Good post, Joy.
One more thought, I think too many newlyweds (especially Christian ones) get married and nearly abandon all their same-sex friends because they think their spouse should be able to fulfill all their needs. Then they realize they indeed married someone of the opposite sex , and they really start to feel like their spouse is inadequate. (Not that I’m speaking from experience or anything, psh.) Hang on to those girlfriends, ladies. Trust me, you won’t regret it.
I love this C.S. Lewis quote! I am seeing such an attitude of entitlement and searching in our generation. Most things considered, I agree with your theory…but I do have one thing to add. I think that there has also been a very selfish move towards making relationship decisions alone. By this I mean, not thinking critically through marriage decisions with family (or not listening to their concerns) and not putting the relationship on God’s alter, letting Him give His approval. Our generation is all about happiness and new adventures. We are addicted to new, lacking in contentment.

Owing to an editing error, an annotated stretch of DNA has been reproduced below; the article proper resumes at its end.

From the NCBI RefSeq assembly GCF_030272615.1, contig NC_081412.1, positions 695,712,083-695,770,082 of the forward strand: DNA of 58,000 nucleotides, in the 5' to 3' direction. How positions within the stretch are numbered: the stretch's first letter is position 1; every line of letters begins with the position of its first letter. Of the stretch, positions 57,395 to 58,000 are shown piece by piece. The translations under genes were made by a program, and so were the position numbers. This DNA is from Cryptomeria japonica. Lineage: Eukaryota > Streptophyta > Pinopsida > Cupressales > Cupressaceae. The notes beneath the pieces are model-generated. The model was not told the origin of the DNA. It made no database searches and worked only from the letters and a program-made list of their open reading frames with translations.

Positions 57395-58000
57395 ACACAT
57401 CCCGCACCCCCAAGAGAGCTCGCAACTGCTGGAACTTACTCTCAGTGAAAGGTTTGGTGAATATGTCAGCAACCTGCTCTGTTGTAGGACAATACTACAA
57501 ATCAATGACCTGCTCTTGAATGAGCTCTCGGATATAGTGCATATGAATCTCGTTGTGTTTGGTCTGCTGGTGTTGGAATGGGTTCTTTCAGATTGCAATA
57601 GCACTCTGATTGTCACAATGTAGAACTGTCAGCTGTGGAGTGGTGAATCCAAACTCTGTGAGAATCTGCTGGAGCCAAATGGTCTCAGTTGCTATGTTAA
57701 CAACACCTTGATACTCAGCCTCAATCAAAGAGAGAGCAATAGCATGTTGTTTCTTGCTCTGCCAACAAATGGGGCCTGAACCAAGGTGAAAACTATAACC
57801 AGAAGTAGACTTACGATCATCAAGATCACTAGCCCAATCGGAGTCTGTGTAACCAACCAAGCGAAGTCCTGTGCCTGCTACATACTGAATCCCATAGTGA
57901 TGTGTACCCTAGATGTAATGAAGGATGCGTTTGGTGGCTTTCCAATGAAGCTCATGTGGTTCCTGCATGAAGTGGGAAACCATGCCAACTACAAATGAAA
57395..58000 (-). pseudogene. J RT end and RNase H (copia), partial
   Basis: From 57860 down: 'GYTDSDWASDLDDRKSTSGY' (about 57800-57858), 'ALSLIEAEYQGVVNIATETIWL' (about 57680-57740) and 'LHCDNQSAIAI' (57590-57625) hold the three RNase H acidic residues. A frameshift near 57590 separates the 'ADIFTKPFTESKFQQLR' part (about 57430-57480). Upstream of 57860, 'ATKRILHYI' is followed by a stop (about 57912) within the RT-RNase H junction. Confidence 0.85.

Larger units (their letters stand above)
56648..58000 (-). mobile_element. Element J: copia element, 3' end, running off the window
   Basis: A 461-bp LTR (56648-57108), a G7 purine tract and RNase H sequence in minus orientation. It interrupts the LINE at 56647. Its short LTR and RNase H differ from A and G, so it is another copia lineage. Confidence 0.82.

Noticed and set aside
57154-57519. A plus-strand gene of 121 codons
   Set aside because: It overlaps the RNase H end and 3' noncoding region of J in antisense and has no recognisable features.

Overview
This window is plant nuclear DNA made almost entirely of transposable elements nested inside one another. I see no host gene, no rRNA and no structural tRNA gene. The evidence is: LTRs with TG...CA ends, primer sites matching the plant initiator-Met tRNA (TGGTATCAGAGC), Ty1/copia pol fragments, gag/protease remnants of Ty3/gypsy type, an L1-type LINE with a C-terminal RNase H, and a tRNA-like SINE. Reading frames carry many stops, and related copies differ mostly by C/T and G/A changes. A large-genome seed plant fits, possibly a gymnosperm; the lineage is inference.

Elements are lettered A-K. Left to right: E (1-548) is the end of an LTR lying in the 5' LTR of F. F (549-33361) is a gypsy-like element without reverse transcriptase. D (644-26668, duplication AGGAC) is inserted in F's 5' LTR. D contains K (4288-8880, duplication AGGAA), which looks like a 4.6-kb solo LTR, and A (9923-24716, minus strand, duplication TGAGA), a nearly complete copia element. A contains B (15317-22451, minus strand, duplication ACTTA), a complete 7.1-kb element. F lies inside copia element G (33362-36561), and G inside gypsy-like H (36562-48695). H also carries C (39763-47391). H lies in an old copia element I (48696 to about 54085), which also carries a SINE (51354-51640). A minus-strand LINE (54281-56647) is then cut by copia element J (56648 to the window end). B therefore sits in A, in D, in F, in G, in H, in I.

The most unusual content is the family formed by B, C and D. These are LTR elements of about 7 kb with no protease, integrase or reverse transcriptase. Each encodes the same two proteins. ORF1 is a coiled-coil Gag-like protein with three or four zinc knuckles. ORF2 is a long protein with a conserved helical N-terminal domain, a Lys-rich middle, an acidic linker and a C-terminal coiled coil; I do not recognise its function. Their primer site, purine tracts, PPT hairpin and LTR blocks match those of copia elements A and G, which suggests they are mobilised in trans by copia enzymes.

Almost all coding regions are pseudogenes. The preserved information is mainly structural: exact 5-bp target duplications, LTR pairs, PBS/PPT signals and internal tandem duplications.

Kelly – You always make me laugh and everything you said was right on in my opinion and great advice. I would also like you to paint MY portrait. GO!
Audrey – I agree with your addition, in fact I feel like I usually land on that point in most of my Ask Joy videos and feel like I am starting to sound like a broken record. I’ll just keep saying it though because it’s Biblical.
Traci – I agree with your Happiness and Joy comment whole heartedly. Thank you so much for sharing your thoughts.